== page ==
Roundtable: Using "Nudges" and Low-Cost Evaluation in City Government: Practitioner Perspectives
(Public and Non-Profit Management and Finance)

Saturday, November 9, 2019: 3:15 PM-4:45 PM
Plaza Building: Concourse Level, Plaza Court 6 (Sheraton Denver Downtown)

*Names in bold indicate Presenter

Organizer:  Lindsay Moore, The Behavioral Insights Team
Moderator:  Lindsay Moore, Behavioral Insights Team
Speakers:  Brendan J. Babb, City of Anchorage, Alaska, Lindsey Maser, City of Portland, Oregon and Cindi Eberhardt, City of Scottsdale, Arizona

Until recently, the term “behavioral science” was more likely to show up in an academic journal than on an agenda at your local City Hall. But the last several years have brought a change. With the rising profile of “nudge theory”, there is growing recognition that the insights generated by behavioral researchers -- psychologists, anthropologists, economists, sociologists, and more -- can be incredibly powerful tools for practitioners and policymakers. And the value isn’t just theoretical. Cities around the world are putting those tools into practice, designing and testing nudges to boost payment of back taxes, recruit a more diverse police force, and improve trash collection, among other things. At the same time, the evaluation methods associated with behavioral insights-- typically randomized controlled trials based on existing systems for data collection-- are bringing rigorous impact assessment within reach in more settings, even when resources and capacity are limited.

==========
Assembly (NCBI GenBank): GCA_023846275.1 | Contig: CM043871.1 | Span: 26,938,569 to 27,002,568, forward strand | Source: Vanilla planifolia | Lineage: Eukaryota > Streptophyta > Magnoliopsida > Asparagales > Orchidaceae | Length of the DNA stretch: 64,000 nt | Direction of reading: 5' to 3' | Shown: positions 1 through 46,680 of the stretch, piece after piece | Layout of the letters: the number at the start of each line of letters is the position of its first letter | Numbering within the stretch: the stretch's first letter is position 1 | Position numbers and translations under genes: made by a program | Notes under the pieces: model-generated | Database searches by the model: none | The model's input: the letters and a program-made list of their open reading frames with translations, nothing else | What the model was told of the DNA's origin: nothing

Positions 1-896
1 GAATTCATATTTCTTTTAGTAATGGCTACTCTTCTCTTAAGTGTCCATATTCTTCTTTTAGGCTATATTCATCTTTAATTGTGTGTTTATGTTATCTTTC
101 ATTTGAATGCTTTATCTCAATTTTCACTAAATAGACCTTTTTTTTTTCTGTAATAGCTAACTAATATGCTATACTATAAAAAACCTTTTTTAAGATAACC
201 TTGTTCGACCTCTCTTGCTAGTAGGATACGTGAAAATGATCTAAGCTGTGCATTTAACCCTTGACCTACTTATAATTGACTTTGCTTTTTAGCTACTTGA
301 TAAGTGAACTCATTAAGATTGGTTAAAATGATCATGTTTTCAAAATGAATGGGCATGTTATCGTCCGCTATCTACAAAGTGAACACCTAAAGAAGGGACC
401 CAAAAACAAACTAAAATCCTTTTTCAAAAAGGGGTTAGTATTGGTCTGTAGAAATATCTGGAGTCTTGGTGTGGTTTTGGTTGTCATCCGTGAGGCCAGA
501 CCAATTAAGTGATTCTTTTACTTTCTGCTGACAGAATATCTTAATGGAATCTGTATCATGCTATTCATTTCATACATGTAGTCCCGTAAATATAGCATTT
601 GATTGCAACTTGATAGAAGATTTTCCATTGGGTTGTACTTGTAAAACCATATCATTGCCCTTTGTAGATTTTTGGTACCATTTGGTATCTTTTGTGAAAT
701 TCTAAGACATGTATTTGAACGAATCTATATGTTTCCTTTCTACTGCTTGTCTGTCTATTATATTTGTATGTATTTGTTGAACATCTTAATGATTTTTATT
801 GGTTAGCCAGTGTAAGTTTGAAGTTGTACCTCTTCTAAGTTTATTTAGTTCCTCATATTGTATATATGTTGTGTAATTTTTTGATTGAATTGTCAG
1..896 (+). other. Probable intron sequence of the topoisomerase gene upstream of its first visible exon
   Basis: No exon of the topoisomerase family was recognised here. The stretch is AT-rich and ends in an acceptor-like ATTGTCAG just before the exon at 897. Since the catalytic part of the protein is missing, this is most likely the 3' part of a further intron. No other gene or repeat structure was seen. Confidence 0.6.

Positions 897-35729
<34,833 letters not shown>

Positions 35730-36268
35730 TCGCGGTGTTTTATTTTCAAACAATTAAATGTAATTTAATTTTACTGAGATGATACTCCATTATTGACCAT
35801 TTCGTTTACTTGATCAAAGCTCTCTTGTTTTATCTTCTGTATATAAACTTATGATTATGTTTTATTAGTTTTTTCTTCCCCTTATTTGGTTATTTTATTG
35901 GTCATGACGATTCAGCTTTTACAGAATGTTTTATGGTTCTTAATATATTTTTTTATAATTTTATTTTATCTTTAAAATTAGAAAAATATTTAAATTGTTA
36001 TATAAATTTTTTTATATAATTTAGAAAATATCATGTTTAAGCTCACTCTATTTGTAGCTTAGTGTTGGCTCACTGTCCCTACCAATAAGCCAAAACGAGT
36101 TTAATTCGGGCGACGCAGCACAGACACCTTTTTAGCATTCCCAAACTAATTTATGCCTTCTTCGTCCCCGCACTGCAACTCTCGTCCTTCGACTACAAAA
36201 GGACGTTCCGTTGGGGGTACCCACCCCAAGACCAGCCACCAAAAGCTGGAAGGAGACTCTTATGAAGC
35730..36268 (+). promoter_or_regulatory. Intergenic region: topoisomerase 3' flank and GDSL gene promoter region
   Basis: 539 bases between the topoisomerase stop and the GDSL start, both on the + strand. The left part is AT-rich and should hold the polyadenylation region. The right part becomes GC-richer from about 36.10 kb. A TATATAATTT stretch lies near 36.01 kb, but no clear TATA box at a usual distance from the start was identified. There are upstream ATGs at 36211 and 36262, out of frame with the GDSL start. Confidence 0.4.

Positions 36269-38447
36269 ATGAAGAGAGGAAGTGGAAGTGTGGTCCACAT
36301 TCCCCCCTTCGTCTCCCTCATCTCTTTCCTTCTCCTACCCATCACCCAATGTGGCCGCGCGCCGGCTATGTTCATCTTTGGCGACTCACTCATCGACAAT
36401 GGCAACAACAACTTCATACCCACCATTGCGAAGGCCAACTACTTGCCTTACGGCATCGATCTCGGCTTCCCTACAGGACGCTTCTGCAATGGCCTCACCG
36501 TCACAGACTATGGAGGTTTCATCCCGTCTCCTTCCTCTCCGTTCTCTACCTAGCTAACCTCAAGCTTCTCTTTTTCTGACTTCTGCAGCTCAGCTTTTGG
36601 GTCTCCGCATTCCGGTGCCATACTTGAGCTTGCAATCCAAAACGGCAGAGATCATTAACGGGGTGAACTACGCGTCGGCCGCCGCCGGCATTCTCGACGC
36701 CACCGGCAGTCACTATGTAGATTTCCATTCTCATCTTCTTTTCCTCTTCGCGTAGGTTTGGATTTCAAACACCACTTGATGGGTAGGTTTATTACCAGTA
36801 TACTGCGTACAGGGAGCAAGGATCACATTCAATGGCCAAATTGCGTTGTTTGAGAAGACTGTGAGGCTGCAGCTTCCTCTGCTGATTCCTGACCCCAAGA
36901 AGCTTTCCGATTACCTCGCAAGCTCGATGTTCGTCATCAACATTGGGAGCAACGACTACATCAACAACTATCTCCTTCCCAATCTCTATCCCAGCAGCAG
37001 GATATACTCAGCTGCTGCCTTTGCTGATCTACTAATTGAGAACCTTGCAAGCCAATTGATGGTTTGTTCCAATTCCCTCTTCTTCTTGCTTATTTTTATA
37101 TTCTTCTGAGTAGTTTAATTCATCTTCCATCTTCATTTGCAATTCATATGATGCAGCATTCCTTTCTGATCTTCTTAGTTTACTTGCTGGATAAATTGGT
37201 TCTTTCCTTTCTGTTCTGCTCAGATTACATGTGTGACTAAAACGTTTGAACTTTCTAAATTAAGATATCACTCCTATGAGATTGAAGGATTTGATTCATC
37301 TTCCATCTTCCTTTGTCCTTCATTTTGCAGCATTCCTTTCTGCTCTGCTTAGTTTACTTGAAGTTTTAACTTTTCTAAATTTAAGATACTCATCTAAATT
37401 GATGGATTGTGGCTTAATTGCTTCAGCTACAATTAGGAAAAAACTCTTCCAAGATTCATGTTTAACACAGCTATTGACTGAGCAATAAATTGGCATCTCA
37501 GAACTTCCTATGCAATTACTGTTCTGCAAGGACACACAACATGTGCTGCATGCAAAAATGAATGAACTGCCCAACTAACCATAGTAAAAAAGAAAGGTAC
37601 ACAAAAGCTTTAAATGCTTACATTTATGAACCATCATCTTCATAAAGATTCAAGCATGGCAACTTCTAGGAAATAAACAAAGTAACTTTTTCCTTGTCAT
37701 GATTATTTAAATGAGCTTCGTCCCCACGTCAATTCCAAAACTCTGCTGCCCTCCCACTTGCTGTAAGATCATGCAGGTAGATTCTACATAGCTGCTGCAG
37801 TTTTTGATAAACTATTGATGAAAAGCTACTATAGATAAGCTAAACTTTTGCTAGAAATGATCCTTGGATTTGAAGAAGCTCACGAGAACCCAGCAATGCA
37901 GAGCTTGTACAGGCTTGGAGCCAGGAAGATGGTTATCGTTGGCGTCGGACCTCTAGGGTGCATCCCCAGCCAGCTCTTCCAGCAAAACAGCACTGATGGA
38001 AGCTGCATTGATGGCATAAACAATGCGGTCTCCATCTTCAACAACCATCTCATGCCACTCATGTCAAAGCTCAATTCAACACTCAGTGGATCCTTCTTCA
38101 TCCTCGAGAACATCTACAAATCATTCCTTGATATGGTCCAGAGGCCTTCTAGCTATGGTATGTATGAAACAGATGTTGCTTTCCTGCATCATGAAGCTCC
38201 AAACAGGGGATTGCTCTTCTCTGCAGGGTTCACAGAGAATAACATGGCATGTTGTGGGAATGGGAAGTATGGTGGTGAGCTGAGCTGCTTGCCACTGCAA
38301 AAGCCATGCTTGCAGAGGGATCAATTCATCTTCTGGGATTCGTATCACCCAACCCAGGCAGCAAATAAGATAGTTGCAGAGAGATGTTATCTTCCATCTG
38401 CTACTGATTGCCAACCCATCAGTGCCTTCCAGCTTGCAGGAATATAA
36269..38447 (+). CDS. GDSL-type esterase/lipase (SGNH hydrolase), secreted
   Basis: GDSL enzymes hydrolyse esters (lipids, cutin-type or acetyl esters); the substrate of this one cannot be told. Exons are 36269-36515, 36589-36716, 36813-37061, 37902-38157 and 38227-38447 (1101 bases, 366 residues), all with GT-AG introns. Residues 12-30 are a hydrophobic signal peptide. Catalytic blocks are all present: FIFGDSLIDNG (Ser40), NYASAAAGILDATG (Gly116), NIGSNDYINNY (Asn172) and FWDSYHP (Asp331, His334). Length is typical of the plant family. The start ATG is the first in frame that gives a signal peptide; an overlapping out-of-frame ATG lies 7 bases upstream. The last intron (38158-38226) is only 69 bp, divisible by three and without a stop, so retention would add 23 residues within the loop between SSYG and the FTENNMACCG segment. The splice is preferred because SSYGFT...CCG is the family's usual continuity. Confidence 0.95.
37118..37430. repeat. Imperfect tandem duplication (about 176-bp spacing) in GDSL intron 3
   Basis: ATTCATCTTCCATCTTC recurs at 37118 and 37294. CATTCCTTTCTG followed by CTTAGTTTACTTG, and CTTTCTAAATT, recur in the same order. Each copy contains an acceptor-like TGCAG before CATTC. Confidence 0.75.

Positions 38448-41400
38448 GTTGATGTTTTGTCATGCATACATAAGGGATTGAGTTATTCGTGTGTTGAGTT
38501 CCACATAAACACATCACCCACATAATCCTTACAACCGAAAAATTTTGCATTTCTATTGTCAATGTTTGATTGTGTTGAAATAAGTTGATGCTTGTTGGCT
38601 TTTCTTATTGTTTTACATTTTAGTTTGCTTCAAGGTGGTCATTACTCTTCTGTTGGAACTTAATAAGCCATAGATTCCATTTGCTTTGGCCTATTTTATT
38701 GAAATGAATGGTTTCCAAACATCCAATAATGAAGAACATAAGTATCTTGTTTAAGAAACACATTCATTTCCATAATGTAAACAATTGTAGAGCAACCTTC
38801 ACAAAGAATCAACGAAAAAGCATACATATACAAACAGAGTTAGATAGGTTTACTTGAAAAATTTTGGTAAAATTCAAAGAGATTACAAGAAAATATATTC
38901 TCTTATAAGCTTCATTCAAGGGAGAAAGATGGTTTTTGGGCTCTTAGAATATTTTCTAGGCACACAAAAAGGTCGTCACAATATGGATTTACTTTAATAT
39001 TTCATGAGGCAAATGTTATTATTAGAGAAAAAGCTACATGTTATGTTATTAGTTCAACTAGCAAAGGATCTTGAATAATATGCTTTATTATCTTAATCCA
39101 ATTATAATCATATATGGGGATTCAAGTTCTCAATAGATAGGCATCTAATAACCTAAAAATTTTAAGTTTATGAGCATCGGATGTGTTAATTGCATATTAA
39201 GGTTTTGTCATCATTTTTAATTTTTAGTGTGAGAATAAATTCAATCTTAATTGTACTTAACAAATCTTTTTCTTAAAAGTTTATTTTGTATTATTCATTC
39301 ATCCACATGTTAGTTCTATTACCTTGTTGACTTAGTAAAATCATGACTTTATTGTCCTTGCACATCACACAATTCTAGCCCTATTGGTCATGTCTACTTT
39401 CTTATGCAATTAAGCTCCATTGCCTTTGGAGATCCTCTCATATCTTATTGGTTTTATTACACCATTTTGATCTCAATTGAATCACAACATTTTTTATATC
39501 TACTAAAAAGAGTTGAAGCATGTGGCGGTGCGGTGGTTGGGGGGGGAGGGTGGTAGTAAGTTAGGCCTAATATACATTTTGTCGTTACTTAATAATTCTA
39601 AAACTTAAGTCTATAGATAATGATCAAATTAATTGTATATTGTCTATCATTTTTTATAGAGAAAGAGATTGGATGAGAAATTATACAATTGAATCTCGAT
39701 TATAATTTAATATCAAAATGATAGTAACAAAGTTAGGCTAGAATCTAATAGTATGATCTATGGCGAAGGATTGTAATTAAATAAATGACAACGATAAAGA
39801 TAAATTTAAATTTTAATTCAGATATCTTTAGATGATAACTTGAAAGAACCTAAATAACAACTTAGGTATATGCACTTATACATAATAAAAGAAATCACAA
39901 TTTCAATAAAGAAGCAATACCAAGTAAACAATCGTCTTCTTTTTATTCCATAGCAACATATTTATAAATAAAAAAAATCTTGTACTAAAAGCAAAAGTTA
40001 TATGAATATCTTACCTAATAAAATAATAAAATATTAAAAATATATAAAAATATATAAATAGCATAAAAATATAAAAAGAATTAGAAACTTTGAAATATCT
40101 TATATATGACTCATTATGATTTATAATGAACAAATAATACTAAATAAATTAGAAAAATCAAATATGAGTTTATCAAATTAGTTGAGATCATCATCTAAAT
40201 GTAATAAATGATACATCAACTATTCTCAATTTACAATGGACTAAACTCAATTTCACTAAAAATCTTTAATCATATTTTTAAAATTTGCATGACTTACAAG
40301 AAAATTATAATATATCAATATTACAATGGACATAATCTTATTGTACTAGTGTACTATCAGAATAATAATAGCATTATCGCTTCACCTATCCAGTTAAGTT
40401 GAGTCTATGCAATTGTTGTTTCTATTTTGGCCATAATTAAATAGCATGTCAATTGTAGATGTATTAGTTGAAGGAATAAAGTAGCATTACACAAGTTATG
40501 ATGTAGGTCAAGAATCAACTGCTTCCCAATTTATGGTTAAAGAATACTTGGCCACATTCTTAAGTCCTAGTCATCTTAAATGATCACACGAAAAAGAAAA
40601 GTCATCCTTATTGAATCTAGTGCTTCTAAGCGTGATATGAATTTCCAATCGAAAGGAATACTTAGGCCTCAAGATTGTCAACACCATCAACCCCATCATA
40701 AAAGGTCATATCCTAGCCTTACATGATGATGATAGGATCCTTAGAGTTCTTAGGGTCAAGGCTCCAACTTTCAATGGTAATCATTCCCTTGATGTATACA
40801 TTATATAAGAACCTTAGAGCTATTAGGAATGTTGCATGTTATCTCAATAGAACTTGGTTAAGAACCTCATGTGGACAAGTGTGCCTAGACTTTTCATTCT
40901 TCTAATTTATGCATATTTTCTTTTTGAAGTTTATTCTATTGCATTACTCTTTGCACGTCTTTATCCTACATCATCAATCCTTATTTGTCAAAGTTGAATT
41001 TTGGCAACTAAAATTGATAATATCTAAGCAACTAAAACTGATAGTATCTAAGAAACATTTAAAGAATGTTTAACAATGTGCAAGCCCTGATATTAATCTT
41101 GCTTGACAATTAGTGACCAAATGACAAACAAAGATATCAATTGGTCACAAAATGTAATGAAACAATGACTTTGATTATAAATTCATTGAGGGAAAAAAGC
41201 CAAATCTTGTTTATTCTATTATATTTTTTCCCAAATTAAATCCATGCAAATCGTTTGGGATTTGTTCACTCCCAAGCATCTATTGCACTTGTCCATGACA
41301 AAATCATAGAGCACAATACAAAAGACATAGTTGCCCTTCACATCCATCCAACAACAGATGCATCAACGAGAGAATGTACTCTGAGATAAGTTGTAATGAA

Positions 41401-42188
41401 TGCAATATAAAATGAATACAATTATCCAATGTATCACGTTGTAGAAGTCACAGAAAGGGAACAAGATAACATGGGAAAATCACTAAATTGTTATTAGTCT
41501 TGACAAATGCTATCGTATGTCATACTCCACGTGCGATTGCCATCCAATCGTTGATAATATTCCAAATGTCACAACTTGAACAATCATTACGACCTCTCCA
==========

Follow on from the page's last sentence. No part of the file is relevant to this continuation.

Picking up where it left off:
These tools are among the most important in a city’s innovation toolbox, but for all their promise, applying them can be easier said than done. This roundtable therefore brings together four city practitioners who have gone through the process,from identifying opportunities through designing interventions and testing results. The featured practitioners have tackled a variety of issues, and have taken a range of approaches to operationalizing this work, creating sustainable capacity, and applying their findings at scale. They will discuss how they’ve done it, what they’ve learned, and what they’re targeting as a next step. The discussion will yield valuable insight into the process of applying research to practice, and specific lessons around the application of behavioral science and low-cost evaluation in city government.

The roundtable will be moderated by the Behavioral Insights Team, or BIT. BIT began as the “nudge unit” of the U.K. government, and has since developed into a social purpose company that helps governments and other social sector actors develop and evaluate ideas for improving their services. Over the past three years, BIT has launched 99 experiments in 37 U.S. cities as part of the What Works Cities program (supported by Bloomberg Philanthropies), which supported each of the roundtable participants in their initial behavioral insights work.